TODAY’S FAYRE – Monday, 22nd October 2018
“Once more unto the breach, dear friends, once more;
Or close the wall up with our English dead.
In peace there’s nothing so becomes a man
As modest stillness and humility:
But when the blast of war blows in our ears,
Then imitate the action of the tiger;
Stiffen the sinews, summon up the blood,
Disguise fair nature with hard-favour’d rage;
Then lend the eye a terrible aspect;
Let pry through the portage of the head
Like the brass cannon; let the brow o’erwhelm it
As fearfully as doth a galled rock
O’erhang and jutty his confounded base,
Swill’d with the wild and wasteful ocean.
Now set the teeth and stretch the nostril wide,
Hold hard the breath and bend up every spirit
To his full height. On, on, you noblest English.
Whose blood is fet from fathers of war-proof!
Fathers that, like so many Alexanders,
Have in these parts from morn till even fought
And sheathed their swords for lack of argument:
Dishonour not your mothers; now attest
That those whom you call’d fathers did beget you.
Be copy now to men of grosser blood,
And teach them how to war. And you, good yeoman,
Whose limbs were made in England, show us here
The mettle of your pasture; let us swear
That you are worth your breeding; which I doubt not;
For there is none of you so mean and base,
That hath not noble lustre in your eyes.
I see you stand like greyhounds in the slips,
Straining upon the start. The game’s afoot:
Follow your spirit, and upon this charge
Cry ‘God for Harry, England, and Saint George!”
William Shakespeare – Playwright & poet – 1564-1616
Though I was not able to go to Ascot for Champions Day on Saturday, I did manage to watch the recorded fayre. It was as good a day’s racing as could be served up at one meeting. Outstanding performances by ‘Stradivarius’ in the stayers, ‘Roaring Lion’ in the Queen Elizabeth and ‘Cracksman’ in the Champion Stakes gave John Gosden an amazing three-timer. All three put in amazing performances. ‘Stradivarius’ has won all five of his starts this year and is the first ‘Gold Cup’ winner to win the stayers’ race from this fixture in fifty years.
It will be interesting to see how the US, UK and other close allies respond to the skulduggery in Saudi Arabia’s consulate in Istanbul. It appears that the Kingdom has admitted that there was a fracas in the building which probably cost Jamal Khoshoggi his life. Dollar and Pound signs seem to have triggered rather muted comments from President Trump, but it is early days! However, it was good to see a joint statement – strong in its content – from the UK, Germany and France – deploring this action. Will there be sanctions, when the drains have been pulled up?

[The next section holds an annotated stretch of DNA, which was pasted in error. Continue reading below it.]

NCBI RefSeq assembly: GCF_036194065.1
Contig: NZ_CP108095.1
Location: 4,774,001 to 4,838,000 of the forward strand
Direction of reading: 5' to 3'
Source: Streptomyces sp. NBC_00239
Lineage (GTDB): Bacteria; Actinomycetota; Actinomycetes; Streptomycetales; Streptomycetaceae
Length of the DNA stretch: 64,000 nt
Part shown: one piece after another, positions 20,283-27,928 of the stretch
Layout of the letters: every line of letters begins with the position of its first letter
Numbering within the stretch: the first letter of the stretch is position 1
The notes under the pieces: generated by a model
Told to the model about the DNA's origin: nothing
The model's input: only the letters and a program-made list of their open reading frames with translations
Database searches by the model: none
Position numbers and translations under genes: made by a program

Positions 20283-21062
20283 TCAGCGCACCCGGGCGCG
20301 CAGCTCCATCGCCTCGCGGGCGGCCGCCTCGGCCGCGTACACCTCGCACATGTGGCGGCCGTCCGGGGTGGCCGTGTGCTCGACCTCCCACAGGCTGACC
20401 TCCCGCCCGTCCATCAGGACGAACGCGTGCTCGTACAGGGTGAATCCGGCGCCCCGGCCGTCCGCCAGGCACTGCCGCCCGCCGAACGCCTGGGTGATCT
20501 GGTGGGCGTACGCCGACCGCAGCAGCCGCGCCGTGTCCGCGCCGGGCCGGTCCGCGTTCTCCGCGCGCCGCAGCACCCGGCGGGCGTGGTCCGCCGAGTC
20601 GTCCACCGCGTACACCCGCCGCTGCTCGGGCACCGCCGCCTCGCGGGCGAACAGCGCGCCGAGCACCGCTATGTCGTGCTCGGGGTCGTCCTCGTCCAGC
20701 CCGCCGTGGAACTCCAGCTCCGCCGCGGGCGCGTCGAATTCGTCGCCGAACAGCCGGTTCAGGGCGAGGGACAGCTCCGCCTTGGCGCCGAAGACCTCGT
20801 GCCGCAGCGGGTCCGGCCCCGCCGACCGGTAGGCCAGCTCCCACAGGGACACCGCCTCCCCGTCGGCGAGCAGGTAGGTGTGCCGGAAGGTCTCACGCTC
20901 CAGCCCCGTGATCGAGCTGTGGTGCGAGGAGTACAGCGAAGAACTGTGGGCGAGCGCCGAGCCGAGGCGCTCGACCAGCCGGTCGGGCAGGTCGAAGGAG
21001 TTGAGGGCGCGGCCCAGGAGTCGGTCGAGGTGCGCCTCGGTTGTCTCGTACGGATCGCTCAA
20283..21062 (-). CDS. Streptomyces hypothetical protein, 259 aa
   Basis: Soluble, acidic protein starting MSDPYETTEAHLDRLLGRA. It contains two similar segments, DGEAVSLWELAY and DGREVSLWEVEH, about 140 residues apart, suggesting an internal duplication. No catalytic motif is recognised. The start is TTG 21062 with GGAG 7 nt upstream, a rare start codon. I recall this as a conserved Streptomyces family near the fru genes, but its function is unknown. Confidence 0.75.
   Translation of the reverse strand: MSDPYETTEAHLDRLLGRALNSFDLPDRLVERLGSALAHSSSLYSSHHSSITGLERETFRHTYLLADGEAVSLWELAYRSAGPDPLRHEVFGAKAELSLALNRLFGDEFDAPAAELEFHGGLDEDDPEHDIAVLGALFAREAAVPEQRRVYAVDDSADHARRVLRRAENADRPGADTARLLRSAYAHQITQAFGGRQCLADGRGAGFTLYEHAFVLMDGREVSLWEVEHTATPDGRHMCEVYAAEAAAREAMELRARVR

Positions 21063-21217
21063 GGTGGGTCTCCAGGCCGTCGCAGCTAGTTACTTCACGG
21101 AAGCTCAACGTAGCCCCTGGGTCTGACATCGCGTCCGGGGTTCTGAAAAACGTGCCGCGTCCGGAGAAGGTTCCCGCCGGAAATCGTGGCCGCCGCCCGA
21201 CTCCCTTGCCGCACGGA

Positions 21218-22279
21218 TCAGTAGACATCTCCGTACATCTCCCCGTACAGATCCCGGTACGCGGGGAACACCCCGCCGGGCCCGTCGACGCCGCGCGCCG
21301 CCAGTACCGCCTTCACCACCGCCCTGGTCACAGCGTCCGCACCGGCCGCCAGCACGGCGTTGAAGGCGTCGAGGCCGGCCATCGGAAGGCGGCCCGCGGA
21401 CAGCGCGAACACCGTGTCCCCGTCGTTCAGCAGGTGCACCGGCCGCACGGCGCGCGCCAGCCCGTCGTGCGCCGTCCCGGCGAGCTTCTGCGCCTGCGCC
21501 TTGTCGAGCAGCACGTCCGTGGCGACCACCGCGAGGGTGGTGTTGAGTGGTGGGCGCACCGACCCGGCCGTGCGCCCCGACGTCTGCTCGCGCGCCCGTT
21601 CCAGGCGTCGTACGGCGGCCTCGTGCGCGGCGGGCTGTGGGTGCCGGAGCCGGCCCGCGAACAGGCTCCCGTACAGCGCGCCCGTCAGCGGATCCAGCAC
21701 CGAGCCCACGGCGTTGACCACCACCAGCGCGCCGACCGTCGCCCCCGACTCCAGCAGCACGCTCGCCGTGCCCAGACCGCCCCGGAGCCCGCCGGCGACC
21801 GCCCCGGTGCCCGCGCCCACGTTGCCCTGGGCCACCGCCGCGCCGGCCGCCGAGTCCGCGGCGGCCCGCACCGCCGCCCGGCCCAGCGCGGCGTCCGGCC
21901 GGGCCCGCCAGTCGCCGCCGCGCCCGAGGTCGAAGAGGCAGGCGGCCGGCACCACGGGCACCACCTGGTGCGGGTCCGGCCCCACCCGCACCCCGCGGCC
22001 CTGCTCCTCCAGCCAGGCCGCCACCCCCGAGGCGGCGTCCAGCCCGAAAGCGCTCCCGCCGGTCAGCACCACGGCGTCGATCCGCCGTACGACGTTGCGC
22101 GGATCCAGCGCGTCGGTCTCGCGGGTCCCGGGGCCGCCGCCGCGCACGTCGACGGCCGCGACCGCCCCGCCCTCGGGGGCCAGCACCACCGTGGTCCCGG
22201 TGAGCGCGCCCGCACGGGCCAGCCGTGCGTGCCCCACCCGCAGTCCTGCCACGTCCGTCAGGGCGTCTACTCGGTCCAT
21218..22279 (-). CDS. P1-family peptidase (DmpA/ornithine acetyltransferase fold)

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The week before last was an unnerving trading period, even for the most battle-hardened traders and market observers. However, during the first half of last week, markets witnessed a bit of a rally, thanks to a combination of a ‘dead-cat-bounce’ and a very upbeat start to the US 3rd quarter earnings, with the five main banks, JP Morgan, Wells Fargo, Citibank, Morgan Stanley and Goldman Sachs in full cry, posting increased profits varying from 19% to 33%, courtesy of the Trump tax cuts. Towards the end of last week markets started to run out of steam as concerns about a global slowdown, humungous debt, inflation, the threat of increased rates in US and Trump’s trade spat with China, started reappearing on investors’ agenda, with monotonous regularity.
So, what was looking like quite a decent week for equities turned out to be quite a modest effort. The Shanghai Composite shed 2.11% in value last week, despite posting a 2.58% gain on Friday, with another 4% added this morning. China’s main index has shed a worrying 23.8% up to last Friday since the beginning of the year. Thursday saw China post a year to date GDP of 6.5%, slightly below expectations of 6.6%. It has fallen from 10% a decade ago. Concern prevails over the robustness of its banking sector and the fact that so many business properties are not being utilised. Export figures have yet to be affected by US sanctions and were up 14.8% from 9.8% up in July and imports were up 14.3%.